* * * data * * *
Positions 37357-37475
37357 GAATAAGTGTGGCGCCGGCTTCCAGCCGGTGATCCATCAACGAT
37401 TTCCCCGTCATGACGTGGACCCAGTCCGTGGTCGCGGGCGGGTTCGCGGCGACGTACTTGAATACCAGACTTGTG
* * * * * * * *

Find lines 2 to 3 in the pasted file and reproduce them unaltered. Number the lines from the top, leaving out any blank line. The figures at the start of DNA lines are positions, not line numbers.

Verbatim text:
37357 GAATAAGTGTGGCGCCGGCTTCCAGCCGGTGATCCATCAACGAT
37401 TTCCCCGTCATGACGTGGACCCAGTCCGTGGTCGCGGGCGGGTTCGCGGCGACGTACTTGAATACCAGACTTGTG